Fishing the Pacific Northwest’s Columbia River usually conjures up images of landing the mighty salmon or massive sturgeon. But many anglers in Washington and Oregon have set their sights on one lesser-known fish — the northern pikeminnow. While not an otherwise desirable species, angling for the northern pikeminnow has exploded in the last twenty years for one simple reason — this greenish-silvery predator has been lining the pockets of fishermen with cash since 1990.
The northern pikeminnow (Ptychocheilus oregonensis) is a predatory species with a ravenous appetite for salmon spawn. This giant freshwater minnow is also quite prolific, with the female laying up to 30,000 eggs per year. This combination of fertility and predatory success came to the attention of scientists trying to account for declining salmon populations within the Columbia and Snake River systems in the mid-1980s. As a product of the series of studies done during this time, The Northern Pikeminnow Sport-Reward Program was born.
The Northern Pikeminnow Sport-Reward Program is a cooperative effort between Bonneville Power Administration, which funds the payouts, and local wildlife services in Oregon and Washington. The program aims to cull a percentage of the pikeminnow population by offering a per-head bounty on fish landed from most portions of the Columbia River and sections of the Snake River between May 1st and September 30th each year.
Anglers must check in the day they fish at one of seven registration stations in Oregon or fourteen such stations in Washington. The successful pikeminnow fisherman then returns that day with his or her live or fresh-condition fish (of nine inches or larger) to receive a voucher from the station’s technician. These vouchers are then mailed to Bonneville Power Authority who verifies them and sends out a timely check.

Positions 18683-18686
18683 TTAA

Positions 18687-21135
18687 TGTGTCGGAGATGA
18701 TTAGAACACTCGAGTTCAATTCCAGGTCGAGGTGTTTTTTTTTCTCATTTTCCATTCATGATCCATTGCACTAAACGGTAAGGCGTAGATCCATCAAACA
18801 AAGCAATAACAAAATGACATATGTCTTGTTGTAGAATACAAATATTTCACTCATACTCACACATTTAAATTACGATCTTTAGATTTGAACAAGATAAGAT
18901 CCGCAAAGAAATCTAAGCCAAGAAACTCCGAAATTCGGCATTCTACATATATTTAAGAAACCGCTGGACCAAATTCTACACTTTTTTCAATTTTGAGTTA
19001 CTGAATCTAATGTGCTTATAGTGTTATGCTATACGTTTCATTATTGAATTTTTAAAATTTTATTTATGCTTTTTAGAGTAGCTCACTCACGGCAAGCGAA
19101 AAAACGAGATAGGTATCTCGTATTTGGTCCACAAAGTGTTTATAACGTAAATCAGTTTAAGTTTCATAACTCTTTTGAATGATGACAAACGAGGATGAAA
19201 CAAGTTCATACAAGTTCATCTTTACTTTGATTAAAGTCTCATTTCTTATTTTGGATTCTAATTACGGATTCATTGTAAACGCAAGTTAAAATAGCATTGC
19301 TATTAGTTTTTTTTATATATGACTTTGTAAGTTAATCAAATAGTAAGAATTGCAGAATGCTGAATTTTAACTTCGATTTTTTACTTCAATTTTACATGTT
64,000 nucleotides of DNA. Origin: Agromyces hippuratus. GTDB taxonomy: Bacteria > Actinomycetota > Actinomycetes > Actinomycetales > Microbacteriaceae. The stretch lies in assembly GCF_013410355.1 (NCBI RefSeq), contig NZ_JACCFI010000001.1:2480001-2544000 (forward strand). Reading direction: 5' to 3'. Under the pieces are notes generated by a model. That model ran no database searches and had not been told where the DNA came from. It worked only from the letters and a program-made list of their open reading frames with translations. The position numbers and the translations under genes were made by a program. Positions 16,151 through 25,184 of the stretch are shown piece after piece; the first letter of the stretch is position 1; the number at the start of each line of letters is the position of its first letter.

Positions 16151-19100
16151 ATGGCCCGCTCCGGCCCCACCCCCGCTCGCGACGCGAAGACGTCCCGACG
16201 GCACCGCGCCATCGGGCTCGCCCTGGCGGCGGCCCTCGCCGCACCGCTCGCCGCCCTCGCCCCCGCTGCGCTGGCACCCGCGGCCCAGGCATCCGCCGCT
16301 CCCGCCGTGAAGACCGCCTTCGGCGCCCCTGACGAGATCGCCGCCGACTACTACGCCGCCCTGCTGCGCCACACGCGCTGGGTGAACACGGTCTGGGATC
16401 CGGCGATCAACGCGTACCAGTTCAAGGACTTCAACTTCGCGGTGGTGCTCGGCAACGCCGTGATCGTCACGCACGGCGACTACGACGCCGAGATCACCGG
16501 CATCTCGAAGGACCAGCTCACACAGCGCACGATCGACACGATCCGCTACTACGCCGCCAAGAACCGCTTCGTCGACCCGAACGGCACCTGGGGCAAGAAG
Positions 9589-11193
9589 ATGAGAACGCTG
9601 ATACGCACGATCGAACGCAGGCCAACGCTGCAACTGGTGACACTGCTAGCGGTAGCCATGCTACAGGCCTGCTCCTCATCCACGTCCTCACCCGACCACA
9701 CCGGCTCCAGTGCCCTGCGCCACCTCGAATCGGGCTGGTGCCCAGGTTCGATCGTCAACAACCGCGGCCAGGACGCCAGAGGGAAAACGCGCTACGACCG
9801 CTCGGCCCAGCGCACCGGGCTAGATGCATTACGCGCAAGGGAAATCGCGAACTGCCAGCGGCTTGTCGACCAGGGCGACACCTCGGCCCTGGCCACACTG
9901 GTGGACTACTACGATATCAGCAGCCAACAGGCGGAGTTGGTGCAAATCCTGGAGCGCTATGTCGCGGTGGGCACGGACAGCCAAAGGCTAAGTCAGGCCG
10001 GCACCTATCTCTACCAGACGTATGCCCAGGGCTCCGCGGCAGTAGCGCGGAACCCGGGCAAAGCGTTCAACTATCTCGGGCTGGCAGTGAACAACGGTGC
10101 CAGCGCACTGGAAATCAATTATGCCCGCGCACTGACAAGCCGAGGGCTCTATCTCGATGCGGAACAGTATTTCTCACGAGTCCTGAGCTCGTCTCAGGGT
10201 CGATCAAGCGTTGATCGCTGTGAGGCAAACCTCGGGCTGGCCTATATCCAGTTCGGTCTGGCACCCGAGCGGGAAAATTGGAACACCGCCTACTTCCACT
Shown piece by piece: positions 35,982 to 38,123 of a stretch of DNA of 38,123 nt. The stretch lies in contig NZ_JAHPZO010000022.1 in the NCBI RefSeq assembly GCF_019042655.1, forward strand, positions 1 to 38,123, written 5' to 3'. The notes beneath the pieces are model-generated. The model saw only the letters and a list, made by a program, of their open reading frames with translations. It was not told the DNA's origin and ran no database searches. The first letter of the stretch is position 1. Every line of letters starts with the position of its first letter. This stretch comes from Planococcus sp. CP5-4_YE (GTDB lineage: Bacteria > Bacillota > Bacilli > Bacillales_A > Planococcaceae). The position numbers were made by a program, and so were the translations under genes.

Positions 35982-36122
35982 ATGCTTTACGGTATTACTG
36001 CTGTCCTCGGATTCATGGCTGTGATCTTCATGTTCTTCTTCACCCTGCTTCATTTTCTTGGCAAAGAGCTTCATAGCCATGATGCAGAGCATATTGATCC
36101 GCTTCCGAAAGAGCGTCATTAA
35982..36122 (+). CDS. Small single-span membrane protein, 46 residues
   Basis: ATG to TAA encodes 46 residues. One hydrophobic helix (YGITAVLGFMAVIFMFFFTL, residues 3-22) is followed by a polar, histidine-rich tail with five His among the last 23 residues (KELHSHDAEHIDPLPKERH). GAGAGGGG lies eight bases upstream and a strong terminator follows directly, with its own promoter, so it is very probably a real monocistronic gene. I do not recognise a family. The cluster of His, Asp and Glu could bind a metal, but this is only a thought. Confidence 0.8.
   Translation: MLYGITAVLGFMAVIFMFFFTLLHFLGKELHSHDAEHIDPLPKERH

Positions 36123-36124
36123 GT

The per-fish incentive is based on the number of northern pikeminnow caught by an angler each season. The first one hundred fish earns the sportsman $4 per head. From 101 to 400 pikeminnow, the payout is $5. As an extra incentive for ambitious anglers, every fish over 400 caught earns $8 each. And the cash cow doesn’t stop with the regular payment. There are specially tagged specimens released each year which will earn the angler $500 if caught and returned to a registration station.
How much can be made from catching the northern pikeminnow? In 2010, the top angler received a record $81,000 for his haul of thousands of river predators. Past years’ top amounts have included rewards of $47,000 for landing this unusually large minnow within bounty season. While most who participate won’t earn nearly that much, it shows a skilled and dedicated angler can bring home significant amounts of cash from this predator control program.
If you’re looking for a fish that will bite on scores of different baits and lures, is relatively easy to find and can earn you cold, hard cash, the northern pikeminnow might be worth putting on your radar. Even if you get skunked, the beauty and mild weather of the Columbia River Basin will always be there to console you.
This article on the northern pikeminnow was supplied by Todd Langwell from Constant Content.